2nd Lieutenant
Don P. Neff

1917 - December 16, 1943

Spokane, Washington - MIA

 


Don P. Neff was from Spokane, Washington. Not much is known about him. he was born in 1917.

Don joined the USAAF (probably on 28 March 1942 in Indiana, while he was living in Ohio. It is stated elsewhere he was from Spokane, Washington) and became an pilot with the 95th Bomb Group, operating out of Horham. Again, not much is known about his time in the USAAF.

He flew his last mission on 16 December 1943.  2Lt Neff and his crew took off in B-17 #42-30255 nicknamed "Lonesome Polecat II". The target for that day was the German city of Bremen.

 

412th Bomb Squadron

95th Bomb Group
 

His crew consisted of:

Pilot Frederick A. Delbern
Co pilot Don P. Neff
Navigator Royal L. Jackson
Bombardier Junius E. Woollen
Engineer Loren E. Dodson
Radio Operator Eugene F. Darter
Ball Turret Gunner Charles J. Schreiner
Left Waist Gunner Frank V. Lee
Right Waist Gunner Doral A. Hupp
Tail Gunner Robert T. McKeegan


The crew of the Lonesome Polecat II (picture courtesy of Mr. Michael Darter)

The 95th BG sent 40 planes on this mission. Take off from Horham started at 08.30. The flight path would take the bombers over the North Sea, north of The Netherlands, to Bremen. A few hours later they found themselves over the target.

Eugene's brother Michael continues:" Their aircraft was badly hit by both flak and fighters and fell out of formation with #3 engine feathered and #2 on fire and crew wounded. My brother, S/Sgt Eugene Darter, was hit in the radio room while shooting out the top of the plane at an attacking Me 109. He collapsed on the floor and was not found until 30 minutes later as the LP II approached the coast of Holland, loosing altitude and the pilots badly wounded. The bombardier (Ed Woollen), navigator (Pete Jackson), and top turret (Loren Dodson) had bailed out over Germany (and were badly wounded but became POW's and survived), but the men in the back of the plane had not heard the bailout command. Doral Hupp, ball turret, found Eugene and administered first aid, got his parachute on and got him up ready to bail, and as everyone else was getting ready to bail, watched him smile and say "I'll be all right" as he went out the rear hatch and disappeared into the total cloud cover below.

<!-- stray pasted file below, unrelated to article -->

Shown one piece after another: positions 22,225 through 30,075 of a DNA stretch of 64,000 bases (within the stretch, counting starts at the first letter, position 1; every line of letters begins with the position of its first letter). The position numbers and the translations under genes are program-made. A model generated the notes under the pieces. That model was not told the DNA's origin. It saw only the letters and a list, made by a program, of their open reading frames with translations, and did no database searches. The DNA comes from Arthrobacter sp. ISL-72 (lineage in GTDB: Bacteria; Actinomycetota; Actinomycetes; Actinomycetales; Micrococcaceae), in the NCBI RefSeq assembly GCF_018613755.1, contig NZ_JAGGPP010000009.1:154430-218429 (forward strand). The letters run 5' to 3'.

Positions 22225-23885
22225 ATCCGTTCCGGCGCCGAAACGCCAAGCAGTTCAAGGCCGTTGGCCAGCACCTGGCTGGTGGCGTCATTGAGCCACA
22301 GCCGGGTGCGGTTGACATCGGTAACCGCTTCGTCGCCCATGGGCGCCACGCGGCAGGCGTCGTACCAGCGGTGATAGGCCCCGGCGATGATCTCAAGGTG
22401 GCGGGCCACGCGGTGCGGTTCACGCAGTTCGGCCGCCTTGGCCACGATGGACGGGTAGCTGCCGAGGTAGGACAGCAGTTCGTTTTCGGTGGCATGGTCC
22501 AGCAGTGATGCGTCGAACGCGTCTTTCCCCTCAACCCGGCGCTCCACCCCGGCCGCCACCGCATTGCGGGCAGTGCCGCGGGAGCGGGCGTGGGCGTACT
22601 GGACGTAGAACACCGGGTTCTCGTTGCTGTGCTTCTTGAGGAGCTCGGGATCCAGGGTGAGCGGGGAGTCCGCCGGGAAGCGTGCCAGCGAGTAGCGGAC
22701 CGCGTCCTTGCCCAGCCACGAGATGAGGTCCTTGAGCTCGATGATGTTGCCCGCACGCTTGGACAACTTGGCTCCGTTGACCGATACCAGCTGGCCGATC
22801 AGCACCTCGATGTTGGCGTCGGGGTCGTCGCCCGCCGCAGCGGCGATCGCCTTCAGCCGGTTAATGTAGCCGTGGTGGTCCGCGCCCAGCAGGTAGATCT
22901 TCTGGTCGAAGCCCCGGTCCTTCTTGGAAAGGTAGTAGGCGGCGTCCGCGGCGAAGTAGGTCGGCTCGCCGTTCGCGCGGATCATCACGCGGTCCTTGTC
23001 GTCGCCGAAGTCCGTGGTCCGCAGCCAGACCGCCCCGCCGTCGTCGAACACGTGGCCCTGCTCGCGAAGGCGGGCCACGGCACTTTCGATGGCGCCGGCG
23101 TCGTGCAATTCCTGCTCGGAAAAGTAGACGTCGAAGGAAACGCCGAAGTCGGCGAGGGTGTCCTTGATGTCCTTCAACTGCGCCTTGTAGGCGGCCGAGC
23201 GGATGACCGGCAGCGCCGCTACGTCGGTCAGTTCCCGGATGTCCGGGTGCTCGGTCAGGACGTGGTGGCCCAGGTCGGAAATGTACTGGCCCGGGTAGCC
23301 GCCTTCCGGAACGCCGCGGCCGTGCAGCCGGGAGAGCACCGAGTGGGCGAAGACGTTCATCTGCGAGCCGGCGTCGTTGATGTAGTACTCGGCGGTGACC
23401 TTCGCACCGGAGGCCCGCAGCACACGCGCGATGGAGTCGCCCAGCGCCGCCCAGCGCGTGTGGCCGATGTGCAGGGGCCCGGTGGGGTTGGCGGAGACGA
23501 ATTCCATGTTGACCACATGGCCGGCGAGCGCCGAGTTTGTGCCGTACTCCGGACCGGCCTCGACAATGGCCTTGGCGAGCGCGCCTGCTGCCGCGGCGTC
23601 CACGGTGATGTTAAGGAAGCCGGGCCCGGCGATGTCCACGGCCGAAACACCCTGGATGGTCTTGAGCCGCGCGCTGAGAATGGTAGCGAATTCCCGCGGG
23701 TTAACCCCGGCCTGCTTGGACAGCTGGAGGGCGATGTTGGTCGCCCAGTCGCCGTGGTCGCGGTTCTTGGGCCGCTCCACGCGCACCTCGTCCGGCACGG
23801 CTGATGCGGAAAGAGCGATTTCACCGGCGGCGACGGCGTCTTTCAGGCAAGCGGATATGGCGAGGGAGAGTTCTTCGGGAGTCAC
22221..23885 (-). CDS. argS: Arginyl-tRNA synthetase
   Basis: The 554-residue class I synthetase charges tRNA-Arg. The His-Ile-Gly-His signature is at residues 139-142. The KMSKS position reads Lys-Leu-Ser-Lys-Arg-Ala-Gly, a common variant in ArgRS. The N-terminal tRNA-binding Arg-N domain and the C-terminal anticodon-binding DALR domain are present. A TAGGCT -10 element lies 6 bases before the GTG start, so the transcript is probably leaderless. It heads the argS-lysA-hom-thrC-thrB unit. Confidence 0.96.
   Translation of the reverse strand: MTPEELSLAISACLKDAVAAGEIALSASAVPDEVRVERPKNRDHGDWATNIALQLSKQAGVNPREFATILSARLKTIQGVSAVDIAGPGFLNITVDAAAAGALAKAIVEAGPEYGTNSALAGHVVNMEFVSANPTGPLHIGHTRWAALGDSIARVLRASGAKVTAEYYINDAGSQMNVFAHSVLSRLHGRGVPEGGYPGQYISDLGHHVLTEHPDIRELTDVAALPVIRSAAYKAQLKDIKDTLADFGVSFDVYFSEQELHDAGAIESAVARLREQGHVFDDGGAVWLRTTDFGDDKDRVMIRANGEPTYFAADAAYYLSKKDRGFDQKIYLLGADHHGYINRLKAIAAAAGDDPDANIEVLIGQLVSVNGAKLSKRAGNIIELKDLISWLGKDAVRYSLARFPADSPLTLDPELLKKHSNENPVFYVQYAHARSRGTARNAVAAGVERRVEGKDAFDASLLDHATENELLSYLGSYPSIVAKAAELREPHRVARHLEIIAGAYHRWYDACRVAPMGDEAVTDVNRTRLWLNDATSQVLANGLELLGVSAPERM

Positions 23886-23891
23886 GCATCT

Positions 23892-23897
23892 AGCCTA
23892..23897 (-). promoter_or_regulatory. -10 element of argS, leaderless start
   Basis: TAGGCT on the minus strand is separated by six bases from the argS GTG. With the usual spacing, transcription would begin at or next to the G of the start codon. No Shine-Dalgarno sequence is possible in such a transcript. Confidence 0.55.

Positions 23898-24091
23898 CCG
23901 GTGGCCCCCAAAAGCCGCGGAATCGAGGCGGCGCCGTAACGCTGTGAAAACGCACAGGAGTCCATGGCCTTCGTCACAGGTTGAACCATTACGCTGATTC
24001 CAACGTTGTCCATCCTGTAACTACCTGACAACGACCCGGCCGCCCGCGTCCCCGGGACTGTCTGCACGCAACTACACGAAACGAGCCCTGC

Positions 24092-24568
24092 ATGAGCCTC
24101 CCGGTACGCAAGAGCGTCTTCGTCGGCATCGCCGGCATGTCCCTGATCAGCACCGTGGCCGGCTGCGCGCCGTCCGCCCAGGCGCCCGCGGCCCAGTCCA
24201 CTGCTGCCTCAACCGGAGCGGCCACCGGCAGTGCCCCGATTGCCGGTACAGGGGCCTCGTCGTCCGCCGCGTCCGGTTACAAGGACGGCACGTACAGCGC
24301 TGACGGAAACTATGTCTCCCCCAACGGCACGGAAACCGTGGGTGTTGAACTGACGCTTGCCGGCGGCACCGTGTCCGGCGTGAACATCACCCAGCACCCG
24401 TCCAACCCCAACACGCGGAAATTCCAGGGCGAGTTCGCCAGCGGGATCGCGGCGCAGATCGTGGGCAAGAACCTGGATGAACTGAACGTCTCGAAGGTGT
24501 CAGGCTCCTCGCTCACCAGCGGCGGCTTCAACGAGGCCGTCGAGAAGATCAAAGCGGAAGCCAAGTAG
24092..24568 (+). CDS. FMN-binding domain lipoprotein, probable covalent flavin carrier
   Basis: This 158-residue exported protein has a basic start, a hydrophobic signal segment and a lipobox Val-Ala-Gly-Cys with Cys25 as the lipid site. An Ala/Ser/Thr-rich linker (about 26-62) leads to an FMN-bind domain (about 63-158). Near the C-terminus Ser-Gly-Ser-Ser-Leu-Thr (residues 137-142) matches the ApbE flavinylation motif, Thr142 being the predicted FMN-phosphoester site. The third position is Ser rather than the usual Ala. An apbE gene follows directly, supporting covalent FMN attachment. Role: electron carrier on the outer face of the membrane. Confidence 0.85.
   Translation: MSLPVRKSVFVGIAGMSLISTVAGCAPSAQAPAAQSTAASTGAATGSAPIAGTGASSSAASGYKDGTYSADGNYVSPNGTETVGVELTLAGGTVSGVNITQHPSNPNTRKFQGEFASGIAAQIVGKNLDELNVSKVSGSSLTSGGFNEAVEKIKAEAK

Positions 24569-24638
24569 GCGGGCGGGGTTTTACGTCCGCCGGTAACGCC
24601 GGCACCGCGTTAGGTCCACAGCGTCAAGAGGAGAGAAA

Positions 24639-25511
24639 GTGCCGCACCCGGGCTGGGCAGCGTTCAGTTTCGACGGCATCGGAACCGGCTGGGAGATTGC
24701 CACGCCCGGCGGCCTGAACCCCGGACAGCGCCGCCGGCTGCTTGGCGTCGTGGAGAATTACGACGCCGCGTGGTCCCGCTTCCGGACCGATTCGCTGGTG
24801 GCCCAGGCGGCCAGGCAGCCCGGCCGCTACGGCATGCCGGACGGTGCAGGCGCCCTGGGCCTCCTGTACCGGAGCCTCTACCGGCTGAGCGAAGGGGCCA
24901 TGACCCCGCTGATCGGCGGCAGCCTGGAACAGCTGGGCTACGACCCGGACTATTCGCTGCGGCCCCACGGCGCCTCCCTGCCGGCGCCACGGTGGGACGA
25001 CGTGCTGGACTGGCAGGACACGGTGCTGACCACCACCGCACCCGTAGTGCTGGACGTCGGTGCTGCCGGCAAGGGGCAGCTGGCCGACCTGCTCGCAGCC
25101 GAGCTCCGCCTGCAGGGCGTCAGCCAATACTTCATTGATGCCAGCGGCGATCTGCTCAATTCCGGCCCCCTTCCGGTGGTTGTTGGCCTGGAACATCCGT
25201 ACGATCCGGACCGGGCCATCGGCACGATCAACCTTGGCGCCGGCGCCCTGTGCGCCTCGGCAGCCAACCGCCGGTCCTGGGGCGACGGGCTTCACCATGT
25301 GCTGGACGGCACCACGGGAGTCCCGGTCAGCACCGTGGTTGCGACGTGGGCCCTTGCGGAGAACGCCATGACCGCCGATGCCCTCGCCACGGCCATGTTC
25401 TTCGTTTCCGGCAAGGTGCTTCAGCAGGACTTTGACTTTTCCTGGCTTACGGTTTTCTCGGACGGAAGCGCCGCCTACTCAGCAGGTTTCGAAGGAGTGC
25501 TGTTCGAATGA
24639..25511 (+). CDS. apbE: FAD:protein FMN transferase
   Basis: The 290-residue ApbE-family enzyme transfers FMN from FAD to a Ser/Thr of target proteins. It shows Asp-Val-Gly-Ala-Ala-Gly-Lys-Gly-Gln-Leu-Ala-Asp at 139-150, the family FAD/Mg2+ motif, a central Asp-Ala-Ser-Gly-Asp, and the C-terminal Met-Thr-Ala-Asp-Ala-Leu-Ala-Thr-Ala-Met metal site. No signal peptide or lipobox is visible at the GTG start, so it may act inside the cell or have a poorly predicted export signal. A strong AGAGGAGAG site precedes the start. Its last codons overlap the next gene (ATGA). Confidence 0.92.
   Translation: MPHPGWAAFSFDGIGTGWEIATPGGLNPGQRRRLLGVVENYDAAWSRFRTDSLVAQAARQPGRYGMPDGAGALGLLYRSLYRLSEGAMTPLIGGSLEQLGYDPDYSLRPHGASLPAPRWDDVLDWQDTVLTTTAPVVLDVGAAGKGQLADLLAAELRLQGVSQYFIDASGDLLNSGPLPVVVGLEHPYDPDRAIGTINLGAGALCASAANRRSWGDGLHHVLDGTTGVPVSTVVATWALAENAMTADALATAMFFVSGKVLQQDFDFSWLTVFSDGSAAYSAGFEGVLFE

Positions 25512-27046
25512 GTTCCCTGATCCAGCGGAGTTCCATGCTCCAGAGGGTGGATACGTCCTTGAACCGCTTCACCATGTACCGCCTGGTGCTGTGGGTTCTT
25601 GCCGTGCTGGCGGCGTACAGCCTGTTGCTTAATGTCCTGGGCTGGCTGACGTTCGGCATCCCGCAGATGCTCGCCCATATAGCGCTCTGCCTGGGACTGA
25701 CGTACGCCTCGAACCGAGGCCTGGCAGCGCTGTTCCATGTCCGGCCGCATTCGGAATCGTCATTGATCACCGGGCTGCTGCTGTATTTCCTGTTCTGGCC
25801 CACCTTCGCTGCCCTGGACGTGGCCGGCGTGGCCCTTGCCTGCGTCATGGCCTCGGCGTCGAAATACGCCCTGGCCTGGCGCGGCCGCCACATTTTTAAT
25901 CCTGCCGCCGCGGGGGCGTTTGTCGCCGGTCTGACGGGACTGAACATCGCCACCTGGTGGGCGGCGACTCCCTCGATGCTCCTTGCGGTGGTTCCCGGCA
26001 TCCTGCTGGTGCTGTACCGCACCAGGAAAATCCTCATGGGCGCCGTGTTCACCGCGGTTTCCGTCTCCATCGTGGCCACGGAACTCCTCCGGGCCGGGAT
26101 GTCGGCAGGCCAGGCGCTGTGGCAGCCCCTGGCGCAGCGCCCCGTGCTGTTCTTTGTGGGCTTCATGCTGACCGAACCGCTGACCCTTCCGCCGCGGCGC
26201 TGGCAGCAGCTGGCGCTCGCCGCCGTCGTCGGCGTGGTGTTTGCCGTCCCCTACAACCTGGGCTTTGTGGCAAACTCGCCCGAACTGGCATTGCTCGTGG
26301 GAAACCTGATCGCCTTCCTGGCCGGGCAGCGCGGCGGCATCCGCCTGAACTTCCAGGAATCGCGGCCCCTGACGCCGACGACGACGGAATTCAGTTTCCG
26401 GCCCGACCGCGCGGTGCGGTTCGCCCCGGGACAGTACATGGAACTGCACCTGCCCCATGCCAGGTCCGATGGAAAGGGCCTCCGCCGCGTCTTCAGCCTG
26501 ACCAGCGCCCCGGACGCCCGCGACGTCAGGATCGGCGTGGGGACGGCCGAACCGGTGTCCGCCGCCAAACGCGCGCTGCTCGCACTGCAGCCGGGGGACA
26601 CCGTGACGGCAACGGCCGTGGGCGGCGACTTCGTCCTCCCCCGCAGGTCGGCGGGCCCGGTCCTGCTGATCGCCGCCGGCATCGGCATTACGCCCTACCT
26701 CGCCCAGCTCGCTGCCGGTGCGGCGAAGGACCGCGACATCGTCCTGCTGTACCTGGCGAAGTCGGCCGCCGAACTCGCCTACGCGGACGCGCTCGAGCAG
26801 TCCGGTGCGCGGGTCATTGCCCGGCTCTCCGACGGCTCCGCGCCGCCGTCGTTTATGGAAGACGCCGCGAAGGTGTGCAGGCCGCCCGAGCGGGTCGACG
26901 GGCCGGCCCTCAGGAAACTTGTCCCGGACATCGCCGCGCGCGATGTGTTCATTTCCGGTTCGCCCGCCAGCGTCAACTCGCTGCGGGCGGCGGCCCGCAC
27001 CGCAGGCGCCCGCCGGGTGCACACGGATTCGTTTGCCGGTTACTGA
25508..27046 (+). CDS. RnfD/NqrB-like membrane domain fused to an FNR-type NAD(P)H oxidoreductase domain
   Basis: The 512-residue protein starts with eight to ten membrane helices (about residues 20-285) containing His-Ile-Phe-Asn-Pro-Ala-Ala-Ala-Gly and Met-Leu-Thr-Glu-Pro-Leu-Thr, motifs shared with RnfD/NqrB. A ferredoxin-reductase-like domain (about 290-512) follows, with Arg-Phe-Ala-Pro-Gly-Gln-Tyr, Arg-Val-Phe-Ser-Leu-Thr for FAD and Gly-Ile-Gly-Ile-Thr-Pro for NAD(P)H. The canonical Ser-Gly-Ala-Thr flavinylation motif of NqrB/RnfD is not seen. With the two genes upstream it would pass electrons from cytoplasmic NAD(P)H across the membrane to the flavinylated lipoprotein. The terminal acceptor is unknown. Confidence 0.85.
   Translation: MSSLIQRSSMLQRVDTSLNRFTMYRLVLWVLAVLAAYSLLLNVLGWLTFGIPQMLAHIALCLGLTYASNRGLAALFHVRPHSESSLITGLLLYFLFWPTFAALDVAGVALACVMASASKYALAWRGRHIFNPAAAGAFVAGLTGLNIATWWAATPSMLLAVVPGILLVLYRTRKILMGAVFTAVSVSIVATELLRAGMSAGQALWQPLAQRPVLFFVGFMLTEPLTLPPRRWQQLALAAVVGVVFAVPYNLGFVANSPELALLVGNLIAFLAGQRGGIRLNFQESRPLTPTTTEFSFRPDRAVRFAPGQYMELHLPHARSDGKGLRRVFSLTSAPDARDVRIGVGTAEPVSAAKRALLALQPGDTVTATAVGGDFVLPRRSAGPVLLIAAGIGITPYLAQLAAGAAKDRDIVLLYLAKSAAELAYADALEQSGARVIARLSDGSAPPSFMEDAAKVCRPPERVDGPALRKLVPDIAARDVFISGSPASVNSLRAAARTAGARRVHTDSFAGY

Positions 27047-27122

They all thought they would land (and die) in the North Sea, but the four remaining men (Doral Hupp, Charlie Schreiner, Bob McKeegan, and Frank Lee) miraculously landed on Texel Island, 20 miles out in the North Sea. They hit hard as the plane was only 3000 ft above the ground. The LP II was brought down skillfully by the injured pilots (Fred Delbern & Don Neff) through the fog ditching in the North Sea, just off the coast of Texel, but they did not get out of the plane which lies about 1000 ft off the beach near De Koog village.

S/Sgt Eugene Darter bailed out and landed just short of Texel shore.
Cornelius Ellen was located on Texel, who when 17 years old, witnessed an American airman suddenly come throught he fog and landed out in the Wadden Sea on the east side of Texel, crying for help, but could not get his parachute unbuckled (his arm was shot badly).  As Cornelius ran for a boat, Eugene was observed to be dragged off by the parachute out into the sea and never seen again.  "

2Lt Don Neff is commemorated at the Wall of the Missing at Margraten American Cemetery.

Eugene Darter's brother, Michael, has spent years researching the fate of the crew of the Lonesome Polecat II. He wrote a book "Fateful Flight of the Lonesome Polecat II" (ISBN 0-595-32588-2). Visit his website at www.lonesomepolecat.com for more information on the crew (then and now) and the mission.

 

See also:
Lt Frederick Delbern
S/Sgt Eugene Darter

Sources and Acknowledgements:
Mr. Michael Darter (www.lonesomepolecat.com)


Directions to the Cambridge American Cemetery

Posted 17 February 2007


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This website is dedicated to the men and women who died and/or are buried in The Netherlands during World War II.

 

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